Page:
How 'Future Man' Is Heavily Inspired By '80s Movies

by Kayla Hawkins
Brandon Hickman/Hulu

In Hulu's new original series Future Man, the fate of the human race is in the hands of a janitor working at bioengineering firm Kronish Laboritories, which, he finds out, will unleash a biological catastrophe that makes time travel the only way to preserve the future of the human race. While 2017 has had its fair share of near-apocalyptic sounding headlines, from the permafrost melting to antibiotic resistant bacteria, is Future Man's Kronish Laboratories real? Naturally, in this absurdist action comedy, the company responsible for literally destroying human civilization isn't actually a real company out there attempting to kick off a wild apocalyptic reality by finding a cure for herpes. And its leader, Elias Kronish, doesn't really seem based on any of our current political, business, or scientific leaders — it just seems like a juicy, '80s-inspired part that actor Keith David could really sink his teeth into.

Kronish's mission is actually the most realistic part of Future Man. There are currently some clinical trials in progress that are hoping to treat the herpes simplex virus (which is actually quite common and serious, affecting one in six people in the United States, according to the CDC). More than that, though, this is a very recognizable trope from the type of 1980s media that Future Man is clearly riffing on. In the series trailer Hutcherson calls out that the plot — a lowly nobody recruited to save the world via video game — is literally the plot of The Last Starfighter. In that film, the wold-ending calamity was an intergalactic war with aliens, but here, it seems like the problem will be a biological chaos. (To be fair, it's highly unlikely that curing herpes would actually lead to biological chaos, but this is Future Man's world and we're just living in it.)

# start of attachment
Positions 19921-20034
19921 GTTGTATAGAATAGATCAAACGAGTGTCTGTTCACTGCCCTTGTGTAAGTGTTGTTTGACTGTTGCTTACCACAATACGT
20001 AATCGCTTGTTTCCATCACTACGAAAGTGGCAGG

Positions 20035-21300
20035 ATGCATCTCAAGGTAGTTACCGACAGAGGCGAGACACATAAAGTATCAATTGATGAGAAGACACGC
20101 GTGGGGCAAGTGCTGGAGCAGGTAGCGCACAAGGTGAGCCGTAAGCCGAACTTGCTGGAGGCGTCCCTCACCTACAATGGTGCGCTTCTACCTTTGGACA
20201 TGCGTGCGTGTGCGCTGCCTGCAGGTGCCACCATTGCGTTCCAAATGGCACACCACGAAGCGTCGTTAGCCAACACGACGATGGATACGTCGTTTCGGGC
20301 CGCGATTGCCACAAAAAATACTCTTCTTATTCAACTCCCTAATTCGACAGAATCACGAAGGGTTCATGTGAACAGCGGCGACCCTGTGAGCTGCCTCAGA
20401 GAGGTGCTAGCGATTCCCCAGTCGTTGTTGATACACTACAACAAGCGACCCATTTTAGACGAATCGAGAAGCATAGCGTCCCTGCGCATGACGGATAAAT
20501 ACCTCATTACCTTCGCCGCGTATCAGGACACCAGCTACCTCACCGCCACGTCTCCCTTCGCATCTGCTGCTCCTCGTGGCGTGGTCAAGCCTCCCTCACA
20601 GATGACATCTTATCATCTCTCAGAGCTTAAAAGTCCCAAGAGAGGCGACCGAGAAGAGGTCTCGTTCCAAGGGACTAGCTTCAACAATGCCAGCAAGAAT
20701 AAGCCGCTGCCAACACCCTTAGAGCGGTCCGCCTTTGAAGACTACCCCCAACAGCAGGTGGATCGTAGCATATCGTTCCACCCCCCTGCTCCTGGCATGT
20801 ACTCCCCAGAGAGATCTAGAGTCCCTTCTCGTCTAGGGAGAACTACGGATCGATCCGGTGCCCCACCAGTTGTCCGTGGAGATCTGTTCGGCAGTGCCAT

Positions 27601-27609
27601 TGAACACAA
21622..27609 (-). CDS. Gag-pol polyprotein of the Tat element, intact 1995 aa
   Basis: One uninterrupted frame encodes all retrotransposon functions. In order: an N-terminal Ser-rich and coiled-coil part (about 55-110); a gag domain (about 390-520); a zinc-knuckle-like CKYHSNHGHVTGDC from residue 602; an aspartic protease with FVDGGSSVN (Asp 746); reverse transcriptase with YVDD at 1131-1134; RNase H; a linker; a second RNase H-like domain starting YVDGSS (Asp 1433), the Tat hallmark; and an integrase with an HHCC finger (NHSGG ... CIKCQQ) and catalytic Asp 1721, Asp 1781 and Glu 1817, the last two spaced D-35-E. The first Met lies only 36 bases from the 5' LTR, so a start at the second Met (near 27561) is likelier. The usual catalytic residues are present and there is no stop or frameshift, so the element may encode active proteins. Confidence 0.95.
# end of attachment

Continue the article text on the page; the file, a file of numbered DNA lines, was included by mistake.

The idea of a giant company that unlocks a destructive force that almost ruins civilization is a common trope, as is the single hero who manages to stand up to the machine — sometimes literally — in order to save the day. The biggest reason 1973's Soylent Green is still memorable is because of the revelation that the company that's producing food to feed the would-be starving masses is secretly making their newest product out of... well, to reveal would be a massive spoiler (but one that's become a familiar line) One of the most famous examples is Skynet, the computer network that takes over the planet and decides to exterminate humanity in the Terminator series. Technically, Skynet is the name of the artificial intelligence, while it's Cyberdyne Systems that's the company to blame, but the name Skynet is the iconic name that evokes familiarity for all film fans.

Another famous example is the Weyland-Yutani Company in the Alien franchise, which was sending its mining employees on journeys to track down the dangerous xenomorph. In the film's sequel, Aliens, the company is skeptical about Ellen Ripley's account and continues to pursue the man-eating space beast that incubates inside human bodies, something even the greediest corporate overlords should be able to realize is unwise. And there's plenty more evil corporations in genre films from that era, from Omni Consumer Products, the company that creates Robocop in Robocop, to Blade Runner's Tyrell Corporation, the company that creates humanoid "Replicants" (and if you watch the film or its 2017 sequel, Blade Runner 2049, you'll understand why they're included on this list).

All in all, Future Man is referencing some of the genre greats that it's most inspired by. The company may not be real, but our obsession with how businesses can betray us and go wrong certainly is.